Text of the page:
F1 British Grand Prix: Jenson Button sits pretty in pink in memory of his late father
Button has asked fans at Silverstone to wear pink in memory of his late father John, who died at the start of the year
Saturday 05 July 2014
Those with mystic leanings may have heard an ethereal chuckle at Silverstone Saturday afternoon, and perhaps they were reminded of a white-haired man with a big smile, a ribald sense of humour – and a pink shirt.
Jenson Button heard it, above the rumble of his Mercedes engine and the remonstrations of his team boss. So did rain-soaked fans who, out of respect for the late John Button, had donned their #pink for papa tee-shirts bearing his image.
Button, driving a McLaren with much less downforce than the similarly engined Mercedes with which Lewis Hamilton and Nico Rosberg have dominated the season, had come to his home track expecting to be an also-ran. But through the capriciousness of the British weather and the quirks of fate – John Button gets on with everyone, no matter where he is – he found himself the best-placed Briton on the grid, behind pole-sitter Rosberg and the revitalised Sebastian Vettel but ahead of his troubled former team-mate Hamilton.
Changeable weather in the first two qualifying sessions had already left Williams and Ferrari with their pants down. Now, in the final session, the rollercoaster ride continued. Initially Hamilton beat Rosberg by two-tenths of a second, but when everyone went out for their final effort the track was perilously slippery after further rain. The duo just beat the chequered flag, and headed into their final runs, neither expecting to improve.
“I was nailed to Lewis’s gearbox and we both just beat the flag,” Rosberg said. “Then he ran wide in Turn 4 and let me go by.” Hamilton backed off, believing his pole was secure. But as he reached the pits, Nico Hulkenberg had sprung to the top of the timesheets for Force India before instantly being deposed by Vettel, who in turn fell to… Rosberg. Button leapt up to third.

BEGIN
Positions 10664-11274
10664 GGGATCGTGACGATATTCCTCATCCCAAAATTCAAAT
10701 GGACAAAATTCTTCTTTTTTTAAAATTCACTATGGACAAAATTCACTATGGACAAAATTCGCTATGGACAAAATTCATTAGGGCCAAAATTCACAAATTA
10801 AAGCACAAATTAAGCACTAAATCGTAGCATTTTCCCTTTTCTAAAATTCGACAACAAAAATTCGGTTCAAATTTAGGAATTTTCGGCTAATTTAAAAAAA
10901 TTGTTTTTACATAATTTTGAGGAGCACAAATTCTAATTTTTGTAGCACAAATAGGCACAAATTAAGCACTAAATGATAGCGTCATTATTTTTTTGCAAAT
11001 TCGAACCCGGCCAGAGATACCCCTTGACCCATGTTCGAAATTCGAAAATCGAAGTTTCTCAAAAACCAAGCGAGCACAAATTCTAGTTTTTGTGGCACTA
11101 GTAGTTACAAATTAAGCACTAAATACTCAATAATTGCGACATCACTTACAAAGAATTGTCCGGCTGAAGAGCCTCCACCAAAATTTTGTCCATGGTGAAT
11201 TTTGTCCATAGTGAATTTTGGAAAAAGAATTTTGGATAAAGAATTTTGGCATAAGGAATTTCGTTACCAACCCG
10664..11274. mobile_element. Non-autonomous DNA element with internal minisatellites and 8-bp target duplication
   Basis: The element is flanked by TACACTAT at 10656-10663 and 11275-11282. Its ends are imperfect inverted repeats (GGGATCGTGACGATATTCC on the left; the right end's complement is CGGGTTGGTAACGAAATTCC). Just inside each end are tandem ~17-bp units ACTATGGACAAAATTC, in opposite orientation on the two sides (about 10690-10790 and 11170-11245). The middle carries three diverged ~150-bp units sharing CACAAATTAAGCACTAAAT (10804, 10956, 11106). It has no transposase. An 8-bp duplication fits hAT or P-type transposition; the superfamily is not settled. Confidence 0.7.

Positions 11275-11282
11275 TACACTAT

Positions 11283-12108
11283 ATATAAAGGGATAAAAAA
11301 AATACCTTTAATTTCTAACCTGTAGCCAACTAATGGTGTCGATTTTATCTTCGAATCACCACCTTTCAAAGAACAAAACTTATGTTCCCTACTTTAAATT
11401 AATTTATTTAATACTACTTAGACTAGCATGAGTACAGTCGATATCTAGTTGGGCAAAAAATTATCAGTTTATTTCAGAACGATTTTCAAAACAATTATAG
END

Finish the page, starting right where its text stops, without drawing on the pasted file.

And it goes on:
“It was changing all the time, which made it very difficult,” Rosberg admitted. “It had been wet in the final three corners but I said I’d give it a go but never believed that the track would be better. And it was slower everywhere but that last sector. Now it was almost dry there and suddenly it turned out perfectly. It was a really good team effort, with good strategy calls.”
As Vettel celebrated a return to his old form, Button smiled quietly, keeping the lid on emotions that have been stirred privately at every track he’s visited since his father’s untimely departure. Perhaps it helped that he had just given team chief Ron Dennis the perfect response to his recent suggestions that his No 1 driver needed to start consistently beating his promising rookie partner Kevin Magnussen.
“I’m sure Ron is watching this,” he smirked in the press interviews. “But I think that there is mutual respect there, and we have a good working relationship which I hope continues in the future.
“We knew the final lap was crucial, but I told the team I was getting wheelspin in fifth gear in a straight line and that it probably wasn’t going to happen for us. But they told me that we had to take the risk so I pushed and it was a very aggressive lap. I can go to bed very happy tonight.”
It was, he admitted, an emotional slowing-down lap for him.
“I knew the old boy would have been very happy,” he said of his father. “I’ve had so much support from the fans, it’s been overwhelming. A lot of people are wearing pink out there for my old boy, and he’s definitely been smiling down on us today.”
- 2 18th century sex toy found in 'toilet of sword fighting school' in Poland
- 3 US? China? India? The 10 biggest economies in 2030 will be...
- 4 'I wish my teacher knew...': Young students share their 'heartbreaking' worries in notes
The only black face in the Ukip manifesto is on the page about overseas aid
If I’m being racially abused I don’t need a stranger with a saviour complex to rescue me
Ukip is the only main political party to not address LGBT rights in its manifesto
Food banks: One million Britons will soon be using them, according to Trussell Trust
BBC election debate: The one photo that summed up the whole 90-minute leaders debate
Religion isn't growing, it is becoming vigorous in its demise, says philosopher AC Grayling